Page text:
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Advocacy

This page gives information on what you can do to advocate for Recovery in Lincoln, Nebraska and in the United States.  You can take action by contacting your elected officials.  Feel free to copy and paste any information you need from this site.  - LincolnRecovery.org
 
 

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Nebraska Recovery Network

Partners In Recovery

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WASHINGTON (Dec. 9, 2006) -- Tough sentencing laws, record numbers of drug offenders and high crime rates have contributed to the United States having the largest prison population and the highest rate of incarceration in the world, according to criminal justice experts.  -  James Vicini, Reuters

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Elected Officials:

Contact President Barack Obama

Senator Ben Nelson

Senator Mike Johanns

Congressman Jeff Fortenberry

Click here to: Contact the Governor

Click here to: Contact the Nebraska Attorney General

State Senators:

Click here to: Contact Amanda McGill (District 26)

Click here to: Find your State Senator

City of Lincoln Government:

Click here to: Contact the Mayor

Click here to: Contact the Lincoln City Council

The Media:

Click here to: Contact the Media!

26 October 2006:

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A plan for addiction treatment is here!

 

Join Together's Blueprint for the States.
 

When I was the governor of Massachusetts, I witnessed the damage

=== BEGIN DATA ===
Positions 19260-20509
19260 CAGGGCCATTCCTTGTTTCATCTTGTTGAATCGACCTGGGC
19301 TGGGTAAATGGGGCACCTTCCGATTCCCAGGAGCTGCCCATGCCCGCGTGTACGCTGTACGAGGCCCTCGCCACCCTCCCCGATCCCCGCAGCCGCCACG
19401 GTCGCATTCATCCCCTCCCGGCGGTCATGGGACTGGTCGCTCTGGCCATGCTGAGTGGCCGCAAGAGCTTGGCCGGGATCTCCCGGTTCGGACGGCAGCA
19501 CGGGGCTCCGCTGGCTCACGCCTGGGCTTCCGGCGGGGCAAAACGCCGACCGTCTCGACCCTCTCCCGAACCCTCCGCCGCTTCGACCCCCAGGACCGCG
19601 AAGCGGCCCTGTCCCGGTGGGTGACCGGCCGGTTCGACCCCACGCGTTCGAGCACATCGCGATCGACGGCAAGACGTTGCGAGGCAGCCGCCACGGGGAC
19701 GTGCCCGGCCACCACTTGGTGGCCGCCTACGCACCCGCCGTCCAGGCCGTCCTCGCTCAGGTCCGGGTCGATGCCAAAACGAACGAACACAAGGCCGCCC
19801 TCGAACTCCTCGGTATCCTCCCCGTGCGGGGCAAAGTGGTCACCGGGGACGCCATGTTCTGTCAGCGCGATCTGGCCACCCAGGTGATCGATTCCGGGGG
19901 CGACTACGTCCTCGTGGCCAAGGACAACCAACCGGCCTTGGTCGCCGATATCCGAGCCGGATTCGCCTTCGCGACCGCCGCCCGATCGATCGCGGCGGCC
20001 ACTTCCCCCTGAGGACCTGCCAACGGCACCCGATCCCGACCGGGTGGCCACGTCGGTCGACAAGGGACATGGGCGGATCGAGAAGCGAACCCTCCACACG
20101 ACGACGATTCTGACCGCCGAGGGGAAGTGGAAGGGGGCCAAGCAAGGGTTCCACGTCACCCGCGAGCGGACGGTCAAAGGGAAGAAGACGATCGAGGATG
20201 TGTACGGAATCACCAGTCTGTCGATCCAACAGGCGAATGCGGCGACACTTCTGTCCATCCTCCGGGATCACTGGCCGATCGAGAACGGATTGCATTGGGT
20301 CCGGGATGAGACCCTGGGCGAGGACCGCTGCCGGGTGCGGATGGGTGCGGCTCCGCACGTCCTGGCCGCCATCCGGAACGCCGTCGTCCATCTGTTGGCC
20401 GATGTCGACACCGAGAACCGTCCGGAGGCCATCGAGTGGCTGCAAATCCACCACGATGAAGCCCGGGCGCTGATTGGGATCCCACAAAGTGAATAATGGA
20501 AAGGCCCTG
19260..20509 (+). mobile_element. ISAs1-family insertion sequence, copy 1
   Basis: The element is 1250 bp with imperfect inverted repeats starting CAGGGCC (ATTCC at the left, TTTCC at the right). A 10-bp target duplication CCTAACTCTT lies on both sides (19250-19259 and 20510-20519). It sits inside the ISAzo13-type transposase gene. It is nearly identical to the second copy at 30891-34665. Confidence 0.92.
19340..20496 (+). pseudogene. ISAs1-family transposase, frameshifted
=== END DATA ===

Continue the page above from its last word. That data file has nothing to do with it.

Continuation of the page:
wreaked by an epidemic of drug and alcohol use. I saw the great
costs, both personal and financial, and I saw that it was up to
me to do something about them.

That's why I know that state governments are on the front lines
in this battle. And it's why I know that the Blueprint for the
States report has the power to create groundbreaking change in
the way our nation deals with drug and alcohol problems.

I write today to ask you to remind your state legislators and
governor that this Blueprint that will save lives is in the
mail. Join Together is sending copies of this report to state
legislators and governors in all 50 states, with the help of
many Join Together subscribers who donated to the effort. Now we
need you to get them to read it and take action by holding
hearings based on its recommendations.

Why do I believe so strongly in the Blueprint report's
recommendations? As a former governor, I know how difficult it
can be to enact real, long-term change. I would have welcomed a
clear set of recommendations like the ones set forth in this
report: http://members.jointogether.org/ct/C1MOLPd1wRU2/.

And yet it's possible that this Blueprint to save lives wouldn't
have made it to my desk. Like most governors, I was often so
busy keeping up with the problems associated with drug and
alcohol use - the very problems that this important set of
recommendations addresses! - that it was hard to make time for
solutions.

Remember, the November elections are just weeks away, so your
candidates are listening to you. After you've sent your message,
print out a Blueprint that will save lives and take it with you
to candidate forums. Ask candidates to commit to hold hearings
on the recommendations.

The more attention we can bring to this important set of
recommendations, the better - for our states, and for our
people.

Thank you for all that you do. Remember to vote on November 7th.
You can make a difference.

Sincerely,

Michael Dukakis

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Cut and paste this and send it to your representatives:

Dear Representative/Senator:

As Congress continues to weigh tax and spending priorities, I hope you will consider a logical and popular source of new revenue that deserves your serious review. 

A recent survey commissioned by the Center for Science in the Public Interest (CSPI) examined the public's views on alcohol tax increases and federal funding priorities.  It found strong bi-partisan support -- among drinkers and non-drinkers alike -- for increasing federal excise taxes on alcoholic beverages.  Among the key findings:

  • Seventy-one percent of Americans support a five cent per drink increase in federal alcohol taxes;